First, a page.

The Necessity of a Unified Evangelical Voice

My previous post asserted that maximizing evangelical influence requires unity.

I am not suggesting that evangelical churches and denominations integrate into one body. Rather, they need to invest their combined political influence in a single entity. Movement in that direction can be seen in Watchmen on the Wall, the organization already functioning under the Family Research Council. Perhaps there are other evangelical organizations better positioned to serve this function. My concern is that evangelical churches, denominations, parachurch organization, and other evangelical entities select the most advantageous one and invest their political capital in it—allow it to represent the evangelical community in addressing political and cultural issues.

It is difficult to estimate the number of evangelicals in the United States, primarily because of the various definitions of evangelical. However, it seems that about ten percent of the almost 320 million Americans are committed evangelicals. That would mean that the evangelical community embodies about 20 million adults with their finances, votes, expertise, networks of friends, and other means of influence. If this bloc spoke with one voice, it could make a significant impact on our nation.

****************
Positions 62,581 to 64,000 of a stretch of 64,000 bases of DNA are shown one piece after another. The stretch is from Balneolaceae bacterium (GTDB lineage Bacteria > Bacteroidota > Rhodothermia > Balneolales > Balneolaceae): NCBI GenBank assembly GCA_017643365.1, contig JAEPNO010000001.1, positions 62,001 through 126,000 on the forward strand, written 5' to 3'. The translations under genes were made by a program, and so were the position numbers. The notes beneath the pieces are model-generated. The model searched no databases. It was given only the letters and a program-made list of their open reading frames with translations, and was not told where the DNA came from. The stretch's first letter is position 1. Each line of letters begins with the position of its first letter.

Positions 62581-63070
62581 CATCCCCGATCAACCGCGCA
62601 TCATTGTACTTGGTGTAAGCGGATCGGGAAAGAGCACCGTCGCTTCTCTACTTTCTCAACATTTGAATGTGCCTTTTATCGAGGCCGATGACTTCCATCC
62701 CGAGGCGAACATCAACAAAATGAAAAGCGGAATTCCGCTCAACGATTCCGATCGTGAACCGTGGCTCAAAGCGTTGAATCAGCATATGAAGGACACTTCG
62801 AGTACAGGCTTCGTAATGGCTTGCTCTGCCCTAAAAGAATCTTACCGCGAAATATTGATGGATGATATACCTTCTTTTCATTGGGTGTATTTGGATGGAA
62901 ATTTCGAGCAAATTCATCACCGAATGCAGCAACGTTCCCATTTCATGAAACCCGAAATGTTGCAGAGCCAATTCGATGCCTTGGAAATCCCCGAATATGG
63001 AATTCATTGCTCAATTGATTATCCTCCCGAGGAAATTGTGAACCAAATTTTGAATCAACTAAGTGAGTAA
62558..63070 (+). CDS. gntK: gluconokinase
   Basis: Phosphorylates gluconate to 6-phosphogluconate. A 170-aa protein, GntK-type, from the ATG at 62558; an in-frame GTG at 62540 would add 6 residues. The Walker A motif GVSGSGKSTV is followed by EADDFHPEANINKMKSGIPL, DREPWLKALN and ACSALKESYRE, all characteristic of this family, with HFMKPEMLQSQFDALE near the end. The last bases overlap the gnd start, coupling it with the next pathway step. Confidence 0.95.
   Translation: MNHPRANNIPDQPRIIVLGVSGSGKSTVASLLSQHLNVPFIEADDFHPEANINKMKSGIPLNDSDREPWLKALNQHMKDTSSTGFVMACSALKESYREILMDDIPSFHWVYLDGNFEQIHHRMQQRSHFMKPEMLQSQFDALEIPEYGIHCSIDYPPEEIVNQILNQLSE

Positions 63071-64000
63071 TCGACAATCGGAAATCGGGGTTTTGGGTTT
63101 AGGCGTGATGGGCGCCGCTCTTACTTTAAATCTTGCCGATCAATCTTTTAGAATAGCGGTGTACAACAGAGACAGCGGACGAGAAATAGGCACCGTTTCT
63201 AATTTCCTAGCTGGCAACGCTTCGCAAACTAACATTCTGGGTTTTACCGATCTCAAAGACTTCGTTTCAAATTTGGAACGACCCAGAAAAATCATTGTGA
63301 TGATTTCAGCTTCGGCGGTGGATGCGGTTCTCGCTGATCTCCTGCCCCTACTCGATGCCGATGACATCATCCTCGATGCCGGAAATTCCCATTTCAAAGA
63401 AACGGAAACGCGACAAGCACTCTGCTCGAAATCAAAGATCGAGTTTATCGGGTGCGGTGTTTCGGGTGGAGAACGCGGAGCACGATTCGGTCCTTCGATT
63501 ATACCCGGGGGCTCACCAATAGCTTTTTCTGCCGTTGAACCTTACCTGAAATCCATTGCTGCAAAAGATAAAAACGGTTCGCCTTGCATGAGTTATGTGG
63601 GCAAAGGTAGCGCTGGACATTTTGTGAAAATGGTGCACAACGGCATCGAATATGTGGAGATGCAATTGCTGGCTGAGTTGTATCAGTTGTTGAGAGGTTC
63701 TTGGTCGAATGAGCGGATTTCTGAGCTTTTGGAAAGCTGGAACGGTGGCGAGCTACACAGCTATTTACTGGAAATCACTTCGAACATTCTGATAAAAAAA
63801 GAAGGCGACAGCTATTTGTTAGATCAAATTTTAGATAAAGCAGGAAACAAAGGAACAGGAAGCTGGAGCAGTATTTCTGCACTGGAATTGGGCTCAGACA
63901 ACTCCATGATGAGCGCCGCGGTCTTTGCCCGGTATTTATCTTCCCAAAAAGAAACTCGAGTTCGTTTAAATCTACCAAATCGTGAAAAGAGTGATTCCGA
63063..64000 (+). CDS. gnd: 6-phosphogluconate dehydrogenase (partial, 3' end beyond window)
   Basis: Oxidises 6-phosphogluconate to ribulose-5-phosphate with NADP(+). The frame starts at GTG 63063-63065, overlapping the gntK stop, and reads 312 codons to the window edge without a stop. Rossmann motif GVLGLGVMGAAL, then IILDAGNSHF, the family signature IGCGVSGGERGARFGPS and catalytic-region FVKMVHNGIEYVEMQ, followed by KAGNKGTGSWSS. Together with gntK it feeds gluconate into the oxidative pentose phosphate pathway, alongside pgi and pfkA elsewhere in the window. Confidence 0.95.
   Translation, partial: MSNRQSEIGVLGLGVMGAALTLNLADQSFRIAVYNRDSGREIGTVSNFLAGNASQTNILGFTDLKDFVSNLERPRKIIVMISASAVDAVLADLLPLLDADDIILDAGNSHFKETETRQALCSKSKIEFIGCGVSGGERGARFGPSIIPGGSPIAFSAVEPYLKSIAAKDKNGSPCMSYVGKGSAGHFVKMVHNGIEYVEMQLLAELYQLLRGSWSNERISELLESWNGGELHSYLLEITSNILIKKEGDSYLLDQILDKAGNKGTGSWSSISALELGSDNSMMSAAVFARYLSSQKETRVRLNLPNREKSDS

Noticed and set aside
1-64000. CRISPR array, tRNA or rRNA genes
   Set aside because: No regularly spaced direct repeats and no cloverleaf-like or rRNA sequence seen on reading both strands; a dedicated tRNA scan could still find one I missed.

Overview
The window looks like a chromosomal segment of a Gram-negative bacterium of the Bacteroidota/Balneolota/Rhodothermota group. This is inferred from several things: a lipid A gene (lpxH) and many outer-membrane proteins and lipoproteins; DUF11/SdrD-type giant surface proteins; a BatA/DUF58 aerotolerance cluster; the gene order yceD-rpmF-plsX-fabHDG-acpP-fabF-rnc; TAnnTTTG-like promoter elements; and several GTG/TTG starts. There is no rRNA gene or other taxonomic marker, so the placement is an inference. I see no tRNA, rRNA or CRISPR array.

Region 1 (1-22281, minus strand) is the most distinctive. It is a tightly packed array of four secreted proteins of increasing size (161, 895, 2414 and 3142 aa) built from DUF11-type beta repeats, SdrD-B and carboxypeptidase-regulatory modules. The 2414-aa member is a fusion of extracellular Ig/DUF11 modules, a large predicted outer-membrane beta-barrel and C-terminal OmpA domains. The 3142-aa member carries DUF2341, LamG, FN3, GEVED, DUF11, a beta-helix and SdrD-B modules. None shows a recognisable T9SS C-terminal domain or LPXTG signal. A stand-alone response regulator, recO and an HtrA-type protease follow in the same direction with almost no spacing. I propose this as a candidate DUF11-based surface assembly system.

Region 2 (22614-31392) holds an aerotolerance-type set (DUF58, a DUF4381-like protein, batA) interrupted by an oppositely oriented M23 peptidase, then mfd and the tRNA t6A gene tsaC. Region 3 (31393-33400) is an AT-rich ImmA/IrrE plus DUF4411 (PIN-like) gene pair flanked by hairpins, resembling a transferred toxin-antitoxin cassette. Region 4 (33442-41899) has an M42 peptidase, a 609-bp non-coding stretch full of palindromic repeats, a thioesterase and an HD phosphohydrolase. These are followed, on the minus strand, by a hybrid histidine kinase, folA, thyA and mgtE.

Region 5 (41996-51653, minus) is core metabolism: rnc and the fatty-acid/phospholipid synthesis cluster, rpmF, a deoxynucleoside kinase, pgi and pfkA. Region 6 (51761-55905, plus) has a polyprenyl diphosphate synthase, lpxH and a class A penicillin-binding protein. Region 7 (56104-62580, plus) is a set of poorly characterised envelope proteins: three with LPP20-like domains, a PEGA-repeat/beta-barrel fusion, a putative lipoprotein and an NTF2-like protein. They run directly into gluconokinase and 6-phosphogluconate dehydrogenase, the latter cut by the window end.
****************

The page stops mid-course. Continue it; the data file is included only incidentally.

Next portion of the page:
Why is this needed? Beginning in the 1960’s, America’s Christian culture was replaced by the hippie culture. That perspective, which has dominated our nation ever since, has turned us into a “post-Christian” society. The result has been the economic, judicial, governmental, educational, military, and moral rot that characterizes our society today. Our national survival and well-being depend on the restoration of our Christian culture. That requires substantial influence.

President Trump is doing some of that work, but much of it, especially spiritual restoration, must be achieved by the evangelical church. Only by speaking as a one voice will evangelicals possess the muscle to accomplish that task.

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